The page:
BERKELEY, Calif. - In the weeks after Cal soccer players first broke their silence about allegations of mistreatment, bullying, and fat-shaming by their long-time coach, more alumns have now come forward to corroborate their claims.
Nearly two dozen current and former women's soccer players have contacted KTVU to share disturbing accounts of their experiences playing for coach Neil McGuire. And multiple women say they were ignored or brushed off by the university administration when they complained.
Their stories stretch back more than a decade and all ring with striking similarities.
"I love my life now and try not to dwell on the past, but I just really don't want this to keep happening to other girls," said Tamara Aboumrad, who played for McGuire in 2013 and reached out to KTVU after seeing the in-depth investigative report, "Surviving the Game".
"I was moved," she said. "I agreed with everything [the players] said. I feel like I had more to add."
KTVU first uncovered the issues inside the Cal soccer program in the year-long investigation, which aired last month. Mulitple players said McGuire created a toxic team culture, bullied athletes, and displayed manipulative behavior.
"He just ruined everything we thought we were as people," Aboumrad said. "I felt like everything I ever was as a person was stripped of me."
And she wasn't the only one.
In nearly a dozen new interviews and letters, more players have now come forward also describing constant shaming and humiliation by their former coach.
One wrote that she quit the Division 1 team eight years ago due to "daily mental and emotional abuse from Neil McGuire."
Another former Cal player wrote to KTVU, calling it "a sick and emotionally abusive environment" created by the long-time coach. She also said, "I had never been publicly humiliated like this before."
Multiple players said that even years later, they are still haunted by recurring nightmares about McGuire and their time in the Cal soccer program.
And it wasn't just athletes.
Parents of former Cal players also reached out to KTVU to share how their kids' experiences playing soccer at the university had painful, long-term effects on their entire families.
"What we didn't want is our daughter waking up in the middle of the night in cold sweats having anxiety attacks going through essentially PTSD," said the father of one former soccer player, who didn't want to be identified.
Like other players who spoke to KTVU, he said that his familiy was warned not to send their daughter to Cal to play for McGuire, but ignored that advice.
"'Oh no you don't want to play for Neil. Play for anybody but Neil,'" he recalled his daughter's coach warning him as far back as 2009.
He said he complained to the university about the coach's behavior but was brushed off.
"It was a hollow disappointing response to me and it just felt to me like it was a cover-up, worst case response," he said. "Or it was a just try to ignore this and let's sweep it under the rug and move on."
That father wasn't the only parent who claims they informed the administration in hopes of finding some resolution, only to be met with more frustration.
One parent showed KTVU a string of emails with administrators from 2014 outlining similar complaints against McGuire, and documenting their failed attempts to get someone to listen.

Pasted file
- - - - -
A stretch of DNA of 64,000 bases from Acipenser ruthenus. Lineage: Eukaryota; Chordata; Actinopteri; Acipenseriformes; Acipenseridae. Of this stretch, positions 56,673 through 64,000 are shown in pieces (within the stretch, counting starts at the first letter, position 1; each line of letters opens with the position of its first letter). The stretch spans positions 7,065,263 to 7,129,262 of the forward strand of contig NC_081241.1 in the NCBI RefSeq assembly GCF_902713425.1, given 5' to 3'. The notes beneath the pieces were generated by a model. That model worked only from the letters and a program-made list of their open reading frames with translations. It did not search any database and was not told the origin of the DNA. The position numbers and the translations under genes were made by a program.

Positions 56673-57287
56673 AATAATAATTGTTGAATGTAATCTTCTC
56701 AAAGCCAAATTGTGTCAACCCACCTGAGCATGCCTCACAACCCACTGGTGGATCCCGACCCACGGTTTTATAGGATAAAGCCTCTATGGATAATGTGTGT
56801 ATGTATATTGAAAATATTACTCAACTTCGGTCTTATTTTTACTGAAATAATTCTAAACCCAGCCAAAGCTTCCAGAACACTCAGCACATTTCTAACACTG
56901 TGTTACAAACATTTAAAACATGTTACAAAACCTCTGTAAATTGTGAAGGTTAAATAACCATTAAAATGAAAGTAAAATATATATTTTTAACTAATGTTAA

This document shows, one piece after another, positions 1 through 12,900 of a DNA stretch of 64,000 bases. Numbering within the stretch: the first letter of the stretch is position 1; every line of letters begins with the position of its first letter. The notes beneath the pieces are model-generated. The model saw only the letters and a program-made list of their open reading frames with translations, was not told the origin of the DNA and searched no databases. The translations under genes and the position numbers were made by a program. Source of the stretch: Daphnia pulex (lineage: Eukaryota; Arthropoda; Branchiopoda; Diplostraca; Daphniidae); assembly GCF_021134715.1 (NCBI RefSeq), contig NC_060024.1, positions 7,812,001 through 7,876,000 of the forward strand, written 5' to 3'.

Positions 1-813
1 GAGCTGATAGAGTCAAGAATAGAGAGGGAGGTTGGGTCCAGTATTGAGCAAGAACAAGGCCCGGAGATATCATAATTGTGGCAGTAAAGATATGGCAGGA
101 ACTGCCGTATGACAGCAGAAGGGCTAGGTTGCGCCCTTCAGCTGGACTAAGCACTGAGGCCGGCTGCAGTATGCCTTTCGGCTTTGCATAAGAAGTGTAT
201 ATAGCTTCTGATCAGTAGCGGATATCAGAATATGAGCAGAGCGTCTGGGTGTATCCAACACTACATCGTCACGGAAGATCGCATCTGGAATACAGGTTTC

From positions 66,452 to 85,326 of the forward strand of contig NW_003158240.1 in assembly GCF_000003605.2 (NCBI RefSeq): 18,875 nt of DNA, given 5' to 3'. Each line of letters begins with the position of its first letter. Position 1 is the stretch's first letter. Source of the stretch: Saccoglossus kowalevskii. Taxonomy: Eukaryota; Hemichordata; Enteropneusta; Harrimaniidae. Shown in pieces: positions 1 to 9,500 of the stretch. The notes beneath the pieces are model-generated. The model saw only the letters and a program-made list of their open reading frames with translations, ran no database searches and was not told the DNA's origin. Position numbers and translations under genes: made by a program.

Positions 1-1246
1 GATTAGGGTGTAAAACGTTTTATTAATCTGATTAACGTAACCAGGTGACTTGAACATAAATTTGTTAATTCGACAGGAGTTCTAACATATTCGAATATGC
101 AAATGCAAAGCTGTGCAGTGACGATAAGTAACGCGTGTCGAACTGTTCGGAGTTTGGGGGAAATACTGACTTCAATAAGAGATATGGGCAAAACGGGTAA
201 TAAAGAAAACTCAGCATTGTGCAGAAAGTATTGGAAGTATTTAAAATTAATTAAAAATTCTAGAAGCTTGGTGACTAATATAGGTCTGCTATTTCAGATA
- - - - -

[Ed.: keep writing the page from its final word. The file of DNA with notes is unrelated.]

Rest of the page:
"It has been over a month and I have not heard from your department," one email to the university said. "I am not taking this situation lightly as I feel [my daughter] was targeted to be bullied into quitting the team. You are well aware of our story."
After weeks of communication regarding this issue, KTVU reached out to Cal again about the new information from the women and parents who came forward and said their complaints fell on deaf ears.
A university spokesman said they do not have any further comment about a review of the complaints that is currently underway, citing privacy laws.
The spokesman also said "No one should infer that UC Berkeley does not address complaints" and referred to what he called a "robust process to address complaints."
Multiple players, including Aboumrad, said they tried and failed to get Cal administrators to take their complaints about McGuire seriously over the years.
"People have tried to go to the Athletic Director and nothing's been done," Aboumrad said. She insists even all these years later she would still like to speak to someone at Cal about her experience. But when asked if she thinks anybody at her alma mater would listen, Aboumrad replied, "I don't think so."
Several former Cal players said they are only now finding some sort of resolution by speaking publicly about their experiences, and finding each other.
"I feel like I got my voice back," said goalie Olivia Sekany, who graduated early from Cal in order to get away from McGuire. She described fat-shaming, verbal abuse, and punishing workouts during her time on the team.
But Sekany said now, after speaking out, she has heard from more than a dozen other Cal soccer alumni who went through similar experiences on the team. Many sent her messages of support and thanks.
"Frankly, speaking out was the best thing I could do in a lot of ways, but it showed me how powerful I could be in a lot of ways without [McGuire]," Sekany said.
Simone Aponte is the Executive Producer of Investigations for KTVU. She can be reached at email@example.com or on Twitter at @simoneaponte.
Claudine Wong is an anchor and reporter for KTVU. She can be reached at firstname.lastname@example.org or on Twitter at @ClaudineKTVU.